One thing I have found as an issue is that, when using the M15 connected to a Windows 10 PC (I don’t have any 11 machines, thankfully 😉 ) and running Tidal in exclusive mode, each time there is a track change, the volume jumps to 100%. This is something that could be a problem and I recommend that you either avoid Tidal in exclusive mode on PC or at least try it without your favourite IEMs connected (and certainly not in your ears) to see if it happens also on your machine. I think this is something related to the Tidal software as it has not happened to me with any other media player software (nor with Tidal on Android) but is certainly worth being aware of.


Judging the sound of a good device (and the M15 is certainly that) is something that I find difficult, as I can never be 100% sure of what I am actually hearing and what is just something that my brain thinks I am hearing. I have said many times that the brain is the most important part of audio, as we can not only interpret things in a different way, but can also experience things that may not actually be there. 

Yes, it is possible to do triple blind ABX tests to see if we can really notice a difference between two amplifiers or DACs, and I have no doubt that the vast majority of us would fail, but at the end of the day, listening to music is about enjoyment (at least for me). That means that if I am listening to something and I really enjoy the sound, then I really don’t care if 95% of the sound is just my brain telling me that I am hearing what I want to hear, I mean, at the end of the day, I am doing just that, hearing what I want to hear.

In the case of the M15, I have been using it with quite a few sets of IEMs that I have been testing over the past weeks, plus some more that I will review soon, and I have to say that I really enjoy what the M15 has to offer.

It may not be the most powerful of devices, although I do not have measurements, but in comparison to the Go Bar, it does seem to have a lower output level. However, for IEMs, I have not found that any of the IEMs I have tested via the SE output have needed me to switch to high gain, much less in balanced mode.

As an example, I have mainly been using the M15 connected to my android tablet, using UAPP, and my usual listening levels have been between -24dB and -26dB (depending on track and IEMs used), so plenty of power left. With planar IEMs, such as the Talos or S12, I have been using the balanced output but have not noticed any lack of power or performance with these IEMs.

It also does a decent job with over ears, especially easier to drive ones. With the HD6XX I was very pleasantly surprised with how well they work with the M15. I wouldn’t say that it is the best I have ever heard from the HD6XX (it won’t be replacing the Feliks) but it is plenty for my listening levels and the performance is better than a lot of other options I have tried with these headphones. With more difficult to drive planars, such as the Arya v2, it again reached my listening levels without issue, although I don’t feel that it was quite capable of driving them to the best of their abilities (which is to be expected from a dongle).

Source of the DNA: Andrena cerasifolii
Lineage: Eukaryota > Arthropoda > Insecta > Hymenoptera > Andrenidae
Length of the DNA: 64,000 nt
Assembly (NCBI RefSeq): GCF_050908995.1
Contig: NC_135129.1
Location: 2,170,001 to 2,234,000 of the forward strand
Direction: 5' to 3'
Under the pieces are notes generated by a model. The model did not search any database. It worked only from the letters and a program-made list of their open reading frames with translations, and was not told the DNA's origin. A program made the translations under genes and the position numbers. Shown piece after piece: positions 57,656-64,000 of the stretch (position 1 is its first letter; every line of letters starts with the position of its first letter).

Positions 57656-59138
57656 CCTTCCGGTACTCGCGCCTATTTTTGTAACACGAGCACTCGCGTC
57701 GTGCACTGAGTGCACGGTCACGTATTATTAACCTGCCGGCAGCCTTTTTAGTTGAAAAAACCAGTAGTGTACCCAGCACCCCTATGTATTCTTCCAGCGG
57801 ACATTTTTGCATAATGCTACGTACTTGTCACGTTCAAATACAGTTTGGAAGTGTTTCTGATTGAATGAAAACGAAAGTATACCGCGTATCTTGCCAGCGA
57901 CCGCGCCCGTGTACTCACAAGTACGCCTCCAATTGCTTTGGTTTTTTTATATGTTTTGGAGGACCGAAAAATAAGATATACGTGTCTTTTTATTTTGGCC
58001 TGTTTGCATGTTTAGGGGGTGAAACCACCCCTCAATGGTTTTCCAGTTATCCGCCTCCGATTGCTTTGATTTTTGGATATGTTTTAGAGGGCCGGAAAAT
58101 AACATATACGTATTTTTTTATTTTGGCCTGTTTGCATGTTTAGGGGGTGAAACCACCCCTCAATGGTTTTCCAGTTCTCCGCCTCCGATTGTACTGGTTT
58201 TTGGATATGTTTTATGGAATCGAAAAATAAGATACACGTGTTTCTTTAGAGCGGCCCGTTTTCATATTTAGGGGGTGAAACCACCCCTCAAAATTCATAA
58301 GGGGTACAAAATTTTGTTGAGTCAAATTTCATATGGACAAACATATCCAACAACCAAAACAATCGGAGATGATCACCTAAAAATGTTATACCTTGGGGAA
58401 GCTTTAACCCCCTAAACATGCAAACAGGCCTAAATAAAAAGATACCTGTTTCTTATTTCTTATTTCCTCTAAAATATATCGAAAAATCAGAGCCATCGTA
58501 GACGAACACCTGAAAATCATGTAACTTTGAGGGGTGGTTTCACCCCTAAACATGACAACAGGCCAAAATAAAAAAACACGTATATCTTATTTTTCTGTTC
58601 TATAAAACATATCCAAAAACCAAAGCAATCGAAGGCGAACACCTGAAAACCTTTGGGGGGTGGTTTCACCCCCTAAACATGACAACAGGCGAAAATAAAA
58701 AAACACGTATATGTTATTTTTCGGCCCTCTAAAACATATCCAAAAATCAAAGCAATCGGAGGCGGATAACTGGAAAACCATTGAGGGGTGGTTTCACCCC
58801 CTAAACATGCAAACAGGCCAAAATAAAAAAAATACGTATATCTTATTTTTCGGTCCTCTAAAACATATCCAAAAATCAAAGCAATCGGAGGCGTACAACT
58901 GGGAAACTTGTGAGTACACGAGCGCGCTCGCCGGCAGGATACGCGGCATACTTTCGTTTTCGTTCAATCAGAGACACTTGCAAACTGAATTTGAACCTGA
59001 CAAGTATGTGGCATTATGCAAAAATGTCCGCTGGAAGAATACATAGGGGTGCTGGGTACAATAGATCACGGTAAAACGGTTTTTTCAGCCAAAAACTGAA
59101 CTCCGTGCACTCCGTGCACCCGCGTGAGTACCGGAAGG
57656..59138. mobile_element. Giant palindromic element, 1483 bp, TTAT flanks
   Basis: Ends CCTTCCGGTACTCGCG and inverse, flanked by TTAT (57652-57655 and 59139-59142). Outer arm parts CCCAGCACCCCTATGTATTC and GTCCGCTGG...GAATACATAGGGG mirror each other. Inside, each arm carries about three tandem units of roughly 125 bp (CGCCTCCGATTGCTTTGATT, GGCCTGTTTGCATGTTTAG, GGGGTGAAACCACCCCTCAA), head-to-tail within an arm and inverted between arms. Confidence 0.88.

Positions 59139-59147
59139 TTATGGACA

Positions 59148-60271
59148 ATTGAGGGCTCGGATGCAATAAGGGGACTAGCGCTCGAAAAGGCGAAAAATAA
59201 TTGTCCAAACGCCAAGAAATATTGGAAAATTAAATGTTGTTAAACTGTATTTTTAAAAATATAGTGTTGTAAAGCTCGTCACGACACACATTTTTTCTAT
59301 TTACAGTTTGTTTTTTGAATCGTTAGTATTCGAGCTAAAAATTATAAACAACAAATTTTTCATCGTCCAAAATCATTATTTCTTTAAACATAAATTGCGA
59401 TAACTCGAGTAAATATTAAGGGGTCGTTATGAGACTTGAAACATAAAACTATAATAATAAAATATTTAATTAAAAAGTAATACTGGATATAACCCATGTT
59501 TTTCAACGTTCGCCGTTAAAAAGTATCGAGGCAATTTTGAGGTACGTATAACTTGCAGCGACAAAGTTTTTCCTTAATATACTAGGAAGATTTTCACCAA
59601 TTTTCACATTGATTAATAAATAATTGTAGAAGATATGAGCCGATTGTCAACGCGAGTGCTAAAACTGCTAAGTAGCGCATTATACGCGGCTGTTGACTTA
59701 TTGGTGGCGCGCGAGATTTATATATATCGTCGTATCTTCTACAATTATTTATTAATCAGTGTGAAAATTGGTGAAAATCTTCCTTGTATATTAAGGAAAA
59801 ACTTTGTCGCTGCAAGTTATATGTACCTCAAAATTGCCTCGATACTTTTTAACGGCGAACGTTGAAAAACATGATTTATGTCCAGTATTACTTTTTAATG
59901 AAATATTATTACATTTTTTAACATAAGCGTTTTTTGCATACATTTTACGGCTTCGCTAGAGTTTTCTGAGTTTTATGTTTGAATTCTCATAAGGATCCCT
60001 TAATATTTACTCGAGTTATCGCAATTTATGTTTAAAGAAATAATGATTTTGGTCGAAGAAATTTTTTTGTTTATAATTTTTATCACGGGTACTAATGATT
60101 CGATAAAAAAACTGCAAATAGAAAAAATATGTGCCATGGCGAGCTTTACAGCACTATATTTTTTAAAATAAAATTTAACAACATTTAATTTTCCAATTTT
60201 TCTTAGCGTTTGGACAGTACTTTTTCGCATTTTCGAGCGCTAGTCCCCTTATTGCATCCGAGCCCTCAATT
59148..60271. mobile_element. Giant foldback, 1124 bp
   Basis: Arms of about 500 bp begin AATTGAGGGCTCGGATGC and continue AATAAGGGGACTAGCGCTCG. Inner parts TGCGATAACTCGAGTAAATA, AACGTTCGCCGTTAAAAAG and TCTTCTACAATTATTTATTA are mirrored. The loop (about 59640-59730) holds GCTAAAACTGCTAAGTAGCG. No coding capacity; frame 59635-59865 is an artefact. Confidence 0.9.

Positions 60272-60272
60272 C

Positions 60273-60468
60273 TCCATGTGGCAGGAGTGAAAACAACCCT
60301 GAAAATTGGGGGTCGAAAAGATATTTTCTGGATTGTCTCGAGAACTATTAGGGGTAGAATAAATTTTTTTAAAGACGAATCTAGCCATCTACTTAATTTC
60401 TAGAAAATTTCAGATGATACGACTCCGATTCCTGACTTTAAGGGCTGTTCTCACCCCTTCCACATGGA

The sound itself I find to be extremely detailed but never harsh. Now, as I already said, these are completely subjective opinions, so take that for what you will, but in comparison to my main IEM set ups, the Gryphon and the Go Blu, I find that the M15 seems to be a little more airy, giving a sensation of more detail and a little less warmth.

However, even if it presents less warmth than the iFi options, it still stays a long way from being harsh or cold, something that I did find with the S9 Pro for example. The S9 Pro I also found to be something that potrayed lots of details, yet at the same time, I got the sensation that the details sounded forced, as if they were being pushed at you. The M15 gives me no such sensation, is presents the details in a way that they are very easy to focus on but never seem to be “in your face”. 

With IEMs that can have a little bit of harshness in the higher ranges, or with tracks that are also on the harsh side, I don’t find that the M15 adds any extra harshness at all. With tracks and IEMs that are on the other side of the scale, a little too warm (or even bloaty) in the low end, I find that the M15 actually seems to tighten it up a little, without actually removing quantity.

If I had to explain the overall sound of the M15 in one sentence, it would be “clean, neutral, natural and smooth”.


As I said at the beginning of this review, I wanted to end 2022 on a positive note and the experience I have had with the M15 is nothing but positive. I have paired it with a lot of different combinations and while it wouldn’t be my first choice for power hungry over ears, for everything else I have found that it is just a wonderful little device.

I am someone who prefers cables when possible and while I really enjoy the Go Blu for what it gives me in a bluetooth package, when connected by cable, I much prefer the M15, at least for the IEMs that I use regularly (and those that I have been testing) with the music that I listen to.

It is not going to replace the Gryphon as my main test device for reviews, as the Gryphon has (apart from great sound) so many other functions that make it a perfect (trans)portable device. However, for a compact device that provides excellent sound, the M15 is going to become a main part of my listening experience on the go (or even just relaxing on the sofa).

Therefore, with the Sennheiser IE600 connected to the Questyle M15 and my favourite albums, I conclude my reviews of 2022 in the best way possible!